The influenza A/California/07/2009 (H1N1) New York Medical College X-179A vaccine seed strain was propagated in embryonated chicken eggs, inactivated and split according to the process used to produce a licensed seasonal influenza vaccine (Vaxigrip®, sanofi pasteur, Lyon, France). Vaccine was presented in multi-dose vials containing either 30 or 60 µg/ml HA and thiomersal as a preservative. The adjuvant (AF03, sanofi pasteur, Lyon, France), which was also presented in multi-dose vials, was a squalene-based, oil-in-water emulsion stabilized by two non-ionic surfactants and prepared to have a very fine droplet size (mean particle diameter: < 100 nm) and a narrow particle size distribution. Adjuvanted candidate vaccines were prepared extemporaneously. The vaccines were given intramuscularly. Each 0.5 ml dose contained either 15 µg HA and no adjuvant, 3.8 µg HA and adjuvant, or 7.5 µg HA and adjuvant. In children 3 to 17 y of age the same quantity of adjuvant was present in each adjuvanted vaccine (12.4 µg or 2.5% w/w squalene). In children 6 to 35 mo of age the amount of adjuvant was halved (6.2 µg or 1.25% w/w squalene) and given with antigen dose levels of 3.8 µg HA and 1.9 µg HA respectively.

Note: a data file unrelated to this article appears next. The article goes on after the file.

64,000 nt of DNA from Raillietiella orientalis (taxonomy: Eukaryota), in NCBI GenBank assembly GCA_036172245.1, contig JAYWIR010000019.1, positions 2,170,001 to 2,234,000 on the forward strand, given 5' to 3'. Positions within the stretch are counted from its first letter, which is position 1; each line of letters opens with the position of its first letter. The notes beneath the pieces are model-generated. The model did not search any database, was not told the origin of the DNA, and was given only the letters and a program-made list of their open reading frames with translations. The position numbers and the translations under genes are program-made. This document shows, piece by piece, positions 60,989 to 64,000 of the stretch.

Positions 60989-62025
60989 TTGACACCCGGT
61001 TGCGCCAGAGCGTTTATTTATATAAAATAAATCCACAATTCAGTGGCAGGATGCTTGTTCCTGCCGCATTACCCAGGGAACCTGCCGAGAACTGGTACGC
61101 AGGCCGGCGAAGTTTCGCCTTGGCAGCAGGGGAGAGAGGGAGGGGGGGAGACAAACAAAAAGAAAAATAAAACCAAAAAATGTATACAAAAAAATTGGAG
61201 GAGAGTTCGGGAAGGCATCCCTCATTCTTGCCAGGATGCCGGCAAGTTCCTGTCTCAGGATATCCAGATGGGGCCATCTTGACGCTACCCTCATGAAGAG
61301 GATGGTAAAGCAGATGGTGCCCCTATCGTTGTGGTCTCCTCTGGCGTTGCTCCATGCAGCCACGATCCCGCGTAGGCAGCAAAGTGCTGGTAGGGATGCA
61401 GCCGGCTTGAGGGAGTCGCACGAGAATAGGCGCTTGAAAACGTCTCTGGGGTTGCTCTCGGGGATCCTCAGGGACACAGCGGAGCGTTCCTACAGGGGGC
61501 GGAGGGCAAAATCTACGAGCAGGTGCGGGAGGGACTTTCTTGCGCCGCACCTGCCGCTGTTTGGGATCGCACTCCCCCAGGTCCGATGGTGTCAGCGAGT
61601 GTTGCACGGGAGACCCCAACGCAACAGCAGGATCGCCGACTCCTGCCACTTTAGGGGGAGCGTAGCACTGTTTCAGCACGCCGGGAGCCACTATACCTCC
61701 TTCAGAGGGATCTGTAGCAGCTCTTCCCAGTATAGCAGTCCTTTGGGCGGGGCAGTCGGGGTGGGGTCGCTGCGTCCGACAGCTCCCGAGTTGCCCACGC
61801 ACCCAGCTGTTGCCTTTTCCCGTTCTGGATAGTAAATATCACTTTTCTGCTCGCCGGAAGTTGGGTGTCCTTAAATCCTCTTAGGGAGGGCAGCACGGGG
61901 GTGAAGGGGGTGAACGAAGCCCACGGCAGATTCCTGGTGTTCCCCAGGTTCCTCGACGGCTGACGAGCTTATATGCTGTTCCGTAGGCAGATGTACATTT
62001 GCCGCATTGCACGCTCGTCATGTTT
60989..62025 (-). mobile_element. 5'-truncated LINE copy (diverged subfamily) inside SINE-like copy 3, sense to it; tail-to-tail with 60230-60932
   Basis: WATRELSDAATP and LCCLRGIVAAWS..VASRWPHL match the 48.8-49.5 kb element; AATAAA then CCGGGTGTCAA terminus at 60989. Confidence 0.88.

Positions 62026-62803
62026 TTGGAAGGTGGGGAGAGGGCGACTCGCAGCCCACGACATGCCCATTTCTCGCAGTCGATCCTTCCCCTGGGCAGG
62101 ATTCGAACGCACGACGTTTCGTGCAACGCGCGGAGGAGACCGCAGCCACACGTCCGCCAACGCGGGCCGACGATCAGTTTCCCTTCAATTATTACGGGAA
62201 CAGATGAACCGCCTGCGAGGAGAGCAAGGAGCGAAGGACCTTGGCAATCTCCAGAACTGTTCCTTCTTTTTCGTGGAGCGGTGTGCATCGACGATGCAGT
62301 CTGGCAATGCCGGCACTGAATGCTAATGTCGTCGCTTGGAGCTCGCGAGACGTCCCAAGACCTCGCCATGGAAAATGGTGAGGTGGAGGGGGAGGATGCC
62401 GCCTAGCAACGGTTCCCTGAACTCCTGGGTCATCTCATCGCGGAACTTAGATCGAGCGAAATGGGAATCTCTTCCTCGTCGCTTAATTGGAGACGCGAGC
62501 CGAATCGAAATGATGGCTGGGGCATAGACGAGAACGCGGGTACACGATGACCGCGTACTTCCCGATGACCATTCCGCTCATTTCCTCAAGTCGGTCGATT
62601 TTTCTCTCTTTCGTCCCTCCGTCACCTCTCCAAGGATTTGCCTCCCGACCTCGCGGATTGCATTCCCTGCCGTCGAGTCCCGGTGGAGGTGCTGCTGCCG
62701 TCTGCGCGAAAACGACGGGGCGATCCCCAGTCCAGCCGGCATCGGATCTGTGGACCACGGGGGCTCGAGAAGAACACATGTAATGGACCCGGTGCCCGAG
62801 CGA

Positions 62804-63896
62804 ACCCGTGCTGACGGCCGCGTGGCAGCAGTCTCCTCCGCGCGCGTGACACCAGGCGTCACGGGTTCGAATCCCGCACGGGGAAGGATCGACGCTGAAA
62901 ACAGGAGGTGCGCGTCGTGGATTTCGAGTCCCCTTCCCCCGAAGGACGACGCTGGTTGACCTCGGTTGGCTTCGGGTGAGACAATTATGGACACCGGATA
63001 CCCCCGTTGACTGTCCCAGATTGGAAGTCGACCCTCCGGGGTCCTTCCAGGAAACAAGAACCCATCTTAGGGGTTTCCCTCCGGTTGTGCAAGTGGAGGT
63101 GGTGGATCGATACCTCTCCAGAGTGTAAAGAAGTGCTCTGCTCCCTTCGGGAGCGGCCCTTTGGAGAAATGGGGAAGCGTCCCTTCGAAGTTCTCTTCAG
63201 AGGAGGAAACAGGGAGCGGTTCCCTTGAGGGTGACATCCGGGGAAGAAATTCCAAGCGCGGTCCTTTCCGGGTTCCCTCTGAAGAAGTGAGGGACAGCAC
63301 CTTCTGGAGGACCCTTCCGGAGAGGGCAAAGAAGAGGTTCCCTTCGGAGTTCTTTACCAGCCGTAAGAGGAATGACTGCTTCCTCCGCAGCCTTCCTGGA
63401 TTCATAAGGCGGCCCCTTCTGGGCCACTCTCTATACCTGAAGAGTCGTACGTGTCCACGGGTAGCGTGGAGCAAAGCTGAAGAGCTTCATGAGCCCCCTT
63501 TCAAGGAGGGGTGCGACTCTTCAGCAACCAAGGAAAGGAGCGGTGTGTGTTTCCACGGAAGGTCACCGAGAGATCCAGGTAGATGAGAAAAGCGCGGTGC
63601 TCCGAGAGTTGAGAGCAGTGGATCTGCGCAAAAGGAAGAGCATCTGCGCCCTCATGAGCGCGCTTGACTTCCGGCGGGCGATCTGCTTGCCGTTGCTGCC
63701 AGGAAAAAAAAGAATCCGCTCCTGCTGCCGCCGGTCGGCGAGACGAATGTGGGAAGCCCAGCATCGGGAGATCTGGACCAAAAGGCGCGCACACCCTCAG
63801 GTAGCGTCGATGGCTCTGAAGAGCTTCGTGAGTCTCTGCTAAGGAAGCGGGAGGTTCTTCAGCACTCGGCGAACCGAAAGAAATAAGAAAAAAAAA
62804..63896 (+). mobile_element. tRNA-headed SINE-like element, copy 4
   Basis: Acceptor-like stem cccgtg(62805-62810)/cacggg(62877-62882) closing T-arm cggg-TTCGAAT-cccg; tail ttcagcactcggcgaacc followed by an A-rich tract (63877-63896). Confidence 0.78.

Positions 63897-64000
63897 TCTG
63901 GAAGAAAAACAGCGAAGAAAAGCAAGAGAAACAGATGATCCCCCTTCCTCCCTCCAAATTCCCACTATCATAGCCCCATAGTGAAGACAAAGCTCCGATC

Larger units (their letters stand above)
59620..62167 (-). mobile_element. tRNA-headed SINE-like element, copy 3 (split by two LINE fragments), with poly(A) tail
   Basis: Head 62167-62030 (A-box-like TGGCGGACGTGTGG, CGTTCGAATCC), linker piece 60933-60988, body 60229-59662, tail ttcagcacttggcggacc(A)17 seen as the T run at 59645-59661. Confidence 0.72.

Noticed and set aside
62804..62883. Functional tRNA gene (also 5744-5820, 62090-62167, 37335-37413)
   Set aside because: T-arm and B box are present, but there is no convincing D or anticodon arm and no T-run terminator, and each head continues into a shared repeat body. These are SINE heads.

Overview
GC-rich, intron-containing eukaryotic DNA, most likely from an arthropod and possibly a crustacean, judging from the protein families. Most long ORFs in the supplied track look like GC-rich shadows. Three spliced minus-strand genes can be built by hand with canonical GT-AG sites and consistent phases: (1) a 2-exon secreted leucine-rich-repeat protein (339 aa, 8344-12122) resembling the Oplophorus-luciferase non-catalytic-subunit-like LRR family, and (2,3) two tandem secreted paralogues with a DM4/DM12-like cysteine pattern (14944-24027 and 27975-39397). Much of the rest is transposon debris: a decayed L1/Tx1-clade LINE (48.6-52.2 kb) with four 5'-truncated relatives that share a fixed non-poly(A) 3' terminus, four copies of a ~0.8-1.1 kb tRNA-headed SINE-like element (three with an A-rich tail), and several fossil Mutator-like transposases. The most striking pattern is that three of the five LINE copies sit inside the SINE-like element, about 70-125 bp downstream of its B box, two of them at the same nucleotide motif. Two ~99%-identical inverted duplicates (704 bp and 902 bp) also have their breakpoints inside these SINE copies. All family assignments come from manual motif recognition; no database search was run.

Serum samples were tested for antibodies against the vaccine strain using hemagglutination inhibition (HI) and virus neutralization (NT) assays according to standard methods.27,28 HI testing was performed using turkey erythrocytes. The sample titer was the highest reciprocal serum dilution that inhibited hemagglutination completely. The neutralizing activity was measured by using a microneutralization assay format with enzyme-linked immunosorbent read-out. For both the HI assay and the NT assay, ten 2-fold dilutions from an initial dilution of 1:10 were tested. For calculation of geometric mean titers (GMTs), samples that were negative at the initial dilution of 1:10 were assigned the titer of 5. Each sample was tested twice (in two independent HI assay runs and in the same NT assay run), with the geometric mean of the two results recorded as the final titer, expressed as reciprocal dilution. Assays were performed at the sponsor's central clinical immunology laboratory (Swiftwater, PA, USA) under blinded conditions (group allocation was not indicated on the serum samples or on the accompanying listing). Both assays were validated according to ICH guidelines.